Thursday, March 22, 2012

Death at a Press Conference



As a public relations professional, I have heard many interesting stories over the years about press conferences going horribly wrong. From product demos not working properly to botched interviews to breaking news events across town forcing all of the gathered press to unexpectedly pack up and leave… I have heard a lot of nightmare tales of the best laid PR plans going awry. But never had I heard of the star of a press conference being killed at his very own event… until now.

Last week, a small zoo in eastern Germany held a press conference to introduce the world to its newest attraction, a 17-day-old rare bunny named Til who was born with a genetic defect of having no ears. The cute, earless and shy Til was hiding in some hay on the floor waiting for his big moment while the media in the room was setting up its cameras and getting ready to meet Til. That’s when the big moment came… While setting up his equipment, a TV cameraman took a step backwards and stepped on the tiny Til… killing him instantly, abruptly ending the press conference and making cute, earless bunnies even rarer.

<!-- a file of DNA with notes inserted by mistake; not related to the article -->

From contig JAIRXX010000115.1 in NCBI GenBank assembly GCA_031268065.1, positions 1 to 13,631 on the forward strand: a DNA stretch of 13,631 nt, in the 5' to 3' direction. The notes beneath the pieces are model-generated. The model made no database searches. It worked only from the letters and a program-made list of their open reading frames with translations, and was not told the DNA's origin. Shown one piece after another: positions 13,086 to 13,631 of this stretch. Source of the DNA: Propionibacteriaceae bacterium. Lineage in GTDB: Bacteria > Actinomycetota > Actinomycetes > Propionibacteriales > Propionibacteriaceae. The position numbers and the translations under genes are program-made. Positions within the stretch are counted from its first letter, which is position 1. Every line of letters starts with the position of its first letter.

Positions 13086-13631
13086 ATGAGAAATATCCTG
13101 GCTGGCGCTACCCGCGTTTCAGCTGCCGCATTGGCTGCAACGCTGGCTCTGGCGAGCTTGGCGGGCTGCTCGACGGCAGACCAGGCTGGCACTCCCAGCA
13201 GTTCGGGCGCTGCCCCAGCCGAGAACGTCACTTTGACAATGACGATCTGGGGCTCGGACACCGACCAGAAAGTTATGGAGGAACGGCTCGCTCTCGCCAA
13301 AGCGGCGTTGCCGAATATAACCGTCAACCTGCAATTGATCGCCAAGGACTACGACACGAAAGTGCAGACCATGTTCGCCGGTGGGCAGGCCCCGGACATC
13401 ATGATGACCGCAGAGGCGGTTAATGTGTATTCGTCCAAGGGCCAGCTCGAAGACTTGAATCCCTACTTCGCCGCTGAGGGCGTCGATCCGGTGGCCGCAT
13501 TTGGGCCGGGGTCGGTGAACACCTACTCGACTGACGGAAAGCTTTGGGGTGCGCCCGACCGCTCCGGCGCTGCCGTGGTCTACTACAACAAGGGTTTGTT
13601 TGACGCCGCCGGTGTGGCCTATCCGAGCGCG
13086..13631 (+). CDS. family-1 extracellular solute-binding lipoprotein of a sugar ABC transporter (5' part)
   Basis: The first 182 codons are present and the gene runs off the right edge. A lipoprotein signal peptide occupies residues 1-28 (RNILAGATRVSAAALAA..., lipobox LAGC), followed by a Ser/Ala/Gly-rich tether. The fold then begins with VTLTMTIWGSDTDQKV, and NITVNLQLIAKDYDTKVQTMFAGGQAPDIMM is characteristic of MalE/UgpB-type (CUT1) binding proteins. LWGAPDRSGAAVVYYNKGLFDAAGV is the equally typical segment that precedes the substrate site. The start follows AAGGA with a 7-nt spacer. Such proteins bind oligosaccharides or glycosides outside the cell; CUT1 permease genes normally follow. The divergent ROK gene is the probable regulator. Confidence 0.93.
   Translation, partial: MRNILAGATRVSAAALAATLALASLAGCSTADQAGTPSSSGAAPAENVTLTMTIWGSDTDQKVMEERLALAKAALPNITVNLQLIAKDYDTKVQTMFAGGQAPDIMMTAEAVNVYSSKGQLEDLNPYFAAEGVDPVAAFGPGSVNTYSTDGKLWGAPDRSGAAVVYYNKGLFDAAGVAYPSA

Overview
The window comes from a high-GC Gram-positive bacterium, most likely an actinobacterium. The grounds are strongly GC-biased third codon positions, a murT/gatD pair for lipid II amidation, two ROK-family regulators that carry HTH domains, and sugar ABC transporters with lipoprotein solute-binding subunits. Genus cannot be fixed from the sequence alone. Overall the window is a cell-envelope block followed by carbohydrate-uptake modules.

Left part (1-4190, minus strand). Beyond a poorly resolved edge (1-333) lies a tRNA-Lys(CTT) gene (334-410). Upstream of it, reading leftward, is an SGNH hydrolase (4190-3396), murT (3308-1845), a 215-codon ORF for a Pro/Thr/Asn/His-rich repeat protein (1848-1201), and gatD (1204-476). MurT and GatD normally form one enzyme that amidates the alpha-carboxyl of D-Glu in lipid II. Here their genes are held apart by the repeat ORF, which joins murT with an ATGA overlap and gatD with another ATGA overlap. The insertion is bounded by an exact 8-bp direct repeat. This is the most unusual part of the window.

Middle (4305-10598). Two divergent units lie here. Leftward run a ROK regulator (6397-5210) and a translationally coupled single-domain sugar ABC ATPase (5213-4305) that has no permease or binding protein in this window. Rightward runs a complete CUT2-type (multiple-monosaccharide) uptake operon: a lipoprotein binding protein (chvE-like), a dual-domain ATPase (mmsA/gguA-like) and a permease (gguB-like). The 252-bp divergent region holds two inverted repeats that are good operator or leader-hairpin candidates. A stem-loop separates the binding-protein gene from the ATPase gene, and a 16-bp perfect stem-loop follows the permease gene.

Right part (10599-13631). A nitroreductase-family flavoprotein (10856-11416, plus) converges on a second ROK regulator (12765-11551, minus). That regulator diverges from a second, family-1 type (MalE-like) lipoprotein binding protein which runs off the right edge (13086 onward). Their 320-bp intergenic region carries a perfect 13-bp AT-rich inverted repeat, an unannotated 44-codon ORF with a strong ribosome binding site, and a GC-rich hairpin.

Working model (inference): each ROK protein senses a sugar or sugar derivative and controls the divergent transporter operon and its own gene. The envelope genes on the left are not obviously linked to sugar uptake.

The shocked director of the zoo later explained that Til “did not suffer” as the crushing misstep was a direct hit and that the cameraman was “distraught” over the accident. What a bummer press conference. As a PR practitioner, you never want years of therapy to follow your press conferences. Instead, hopefully everybody makes it out the other side alive with some good resulting press coverage as long as it’s not an obituary.   

To add insult to injury, zoo officials have reportedly frozen Til’s body until they decide whether or not to have him stuffed. Suddenly, I am feeling pretty good about my next press conference. 

Mitchell Schmale is Vice President of Maroon PR.  Contact him at Mitchell@MaroonPR.com 

Tuesday, March 20, 2012

Homelessness…a new digital career?



Using the homeless for internet access…and I thought getting a free connection in Starbucks was unique.

At last week’s SXSW Music Festival in Austin, TX, New York City based advertising agency, Bartle, Bogle and Hegarty (BBH), introduced festival goers to the first “Homeless Hotspot,” a trial initiative aimed at improving the lives of the homeless, as well as providing the public with an instant internet connection outside of normal business centers and coffee shops.